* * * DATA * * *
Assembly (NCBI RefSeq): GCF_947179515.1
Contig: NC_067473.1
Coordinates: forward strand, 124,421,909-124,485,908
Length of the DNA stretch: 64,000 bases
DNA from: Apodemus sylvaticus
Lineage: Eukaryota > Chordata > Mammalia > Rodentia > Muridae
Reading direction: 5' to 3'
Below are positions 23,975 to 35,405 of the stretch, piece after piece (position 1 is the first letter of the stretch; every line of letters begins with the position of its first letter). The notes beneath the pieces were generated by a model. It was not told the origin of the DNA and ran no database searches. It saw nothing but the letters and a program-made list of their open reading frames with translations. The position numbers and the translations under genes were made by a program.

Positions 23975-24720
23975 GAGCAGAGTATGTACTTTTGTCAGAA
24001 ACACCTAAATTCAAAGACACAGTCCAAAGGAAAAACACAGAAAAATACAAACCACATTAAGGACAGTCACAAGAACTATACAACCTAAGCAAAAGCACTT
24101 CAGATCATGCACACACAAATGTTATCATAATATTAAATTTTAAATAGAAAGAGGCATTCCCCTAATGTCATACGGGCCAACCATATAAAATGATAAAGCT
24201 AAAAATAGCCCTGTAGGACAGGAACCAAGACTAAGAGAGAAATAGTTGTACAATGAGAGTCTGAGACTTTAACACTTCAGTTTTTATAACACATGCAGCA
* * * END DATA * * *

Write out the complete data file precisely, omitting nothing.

Assembly (NCBI RefSeq): GCF_947179515.1
Contig: NC_067473.1
Coordinates: forward strand, 124,421,909-124,485,908
Length of the DNA stretch: 64,000 bases
DNA from: Apodemus sylvaticus
Lineage: Eukaryota > Chordata > Mammalia > Rodentia > Muridae
Reading direction: 5' to 3'
Below are positions 23,975 to 35,405 of the stretch, piece after piece (position 1 is the first letter of the stretch; every line of letters begins with the position of its first letter). The notes beneath the pieces were generated by a model. It was not told the origin of the DNA and ran no database searches. It saw nothing but the letters and a program-made list of their open reading frames with translations. The position numbers and the translations under genes were made by a program.

Positions 23975-24720
23975 GAGCAGAGTATGTACTTTTGTCAGAA
24001 ACACCTAAATTCAAAGACACAGTCCAAAGGAAAAACACAGAAAAATACAAACCACATTAAGGACAGTCACAAGAACTATACAACCTAAGCAAAAGCACTT
24101 CAGATCATGCACACACAAATGTTATCATAATATTAAATTTTAAATAGAAAGAGGCATTCCCCTAATGTCATACGGGCCAACCATATAAAATGATAAAGCT
24201 AAAAATAGCCCTGTAGGACAGGAACCAAGACTAAGAGAGAAATAGTTGTACAATGAGAGTCTGAGACTTTAACACTTCAGTTTTTATAACACATGCAGCA